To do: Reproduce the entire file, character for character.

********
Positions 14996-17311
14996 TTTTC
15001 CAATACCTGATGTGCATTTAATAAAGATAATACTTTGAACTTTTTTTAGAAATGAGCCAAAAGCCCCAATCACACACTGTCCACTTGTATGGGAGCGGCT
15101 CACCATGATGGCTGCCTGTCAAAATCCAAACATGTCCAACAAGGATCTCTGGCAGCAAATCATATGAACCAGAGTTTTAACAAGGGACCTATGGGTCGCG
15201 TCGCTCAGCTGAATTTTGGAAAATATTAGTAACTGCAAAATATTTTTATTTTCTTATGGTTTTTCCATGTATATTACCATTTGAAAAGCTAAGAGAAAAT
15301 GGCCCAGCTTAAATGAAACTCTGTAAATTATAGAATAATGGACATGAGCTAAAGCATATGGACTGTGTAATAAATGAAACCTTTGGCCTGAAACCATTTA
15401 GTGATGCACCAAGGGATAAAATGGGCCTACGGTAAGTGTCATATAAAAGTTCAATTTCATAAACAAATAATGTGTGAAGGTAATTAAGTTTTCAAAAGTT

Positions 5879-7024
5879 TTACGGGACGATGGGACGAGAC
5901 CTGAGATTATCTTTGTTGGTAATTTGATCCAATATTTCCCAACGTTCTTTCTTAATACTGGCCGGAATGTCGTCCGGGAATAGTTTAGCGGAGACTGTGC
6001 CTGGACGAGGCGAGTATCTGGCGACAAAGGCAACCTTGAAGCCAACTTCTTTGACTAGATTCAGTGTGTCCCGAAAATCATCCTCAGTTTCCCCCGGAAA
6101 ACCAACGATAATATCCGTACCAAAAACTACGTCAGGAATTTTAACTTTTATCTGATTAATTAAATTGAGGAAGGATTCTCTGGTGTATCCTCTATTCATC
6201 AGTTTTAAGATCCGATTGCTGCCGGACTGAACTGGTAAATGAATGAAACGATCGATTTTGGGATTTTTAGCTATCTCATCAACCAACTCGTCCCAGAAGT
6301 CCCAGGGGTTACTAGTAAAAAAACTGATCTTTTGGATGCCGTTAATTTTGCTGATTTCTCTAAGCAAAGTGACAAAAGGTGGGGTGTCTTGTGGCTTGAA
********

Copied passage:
Positions 14996-17311
14996 TTTTC
15001 CAATACCTGATGTGCATTTAATAAAGATAATACTTTGAACTTTTTTTAGAAATGAGCCAAAAGCCCCAATCACACACTGTCCACTTGTATGGGAGCGGCT
15101 CACCATGATGGCTGCCTGTCAAAATCCAAACATGTCCAACAAGGATCTCTGGCAGCAAATCATATGAACCAGAGTTTTAACAAGGGACCTATGGGTCGCG
15201 TCGCTCAGCTGAATTTTGGAAAATATTAGTAACTGCAAAATATTTTTATTTTCTTATGGTTTTTCCATGTATATTACCATTTGAAAAGCTAAGAGAAAAT
15301 GGCCCAGCTTAAATGAAACTCTGTAAATTATAGAATAATGGACATGAGCTAAAGCATATGGACTGTGTAATAAATGAAACCTTTGGCCTGAAACCATTTA
15401 GTGATGCACCAAGGGATAAAATGGGCCTACGGTAAGTGTCATATAAAAGTTCAATTTCATAAACAAATAATGTGTGAAGGTAATTAAGTTTTCAAAAGTT

Positions 5879-7024
5879 TTACGGGACGATGGGACGAGAC
5901 CTGAGATTATCTTTGTTGGTAATTTGATCCAATATTTCCCAACGTTCTTTCTTAATACTGGCCGGAATGTCGTCCGGGAATAGTTTAGCGGAGACTGTGC
6001 CTGGACGAGGCGAGTATCTGGCGACAAAGGCAACCTTGAAGCCAACTTCTTTGACTAGATTCAGTGTGTCCCGAAAATCATCCTCAGTTTCCCCCGGAAA
6101 ACCAACGATAATATCCGTACCAAAAACTACGTCAGGAATTTTAACTTTTATCTGATTAATTAAATTGAGGAAGGATTCTCTGGTGTATCCTCTATTCATC
6201 AGTTTTAAGATCCGATTGCTGCCGGACTGAACTGGTAAATGAATGAAACGATCGATTTTGGGATTTTTAGCTATCTCATCAACCAACTCGTCCCAGAAGT
6301 CCCAGGGGTTACTAGTAAAAAAACTGATCTTTTGGATGCCGTTAATTTTGCTGATTTCTCTAAGCAAAGTGACAAAAGGTGGGGTGTCTTGTGGCTTGAA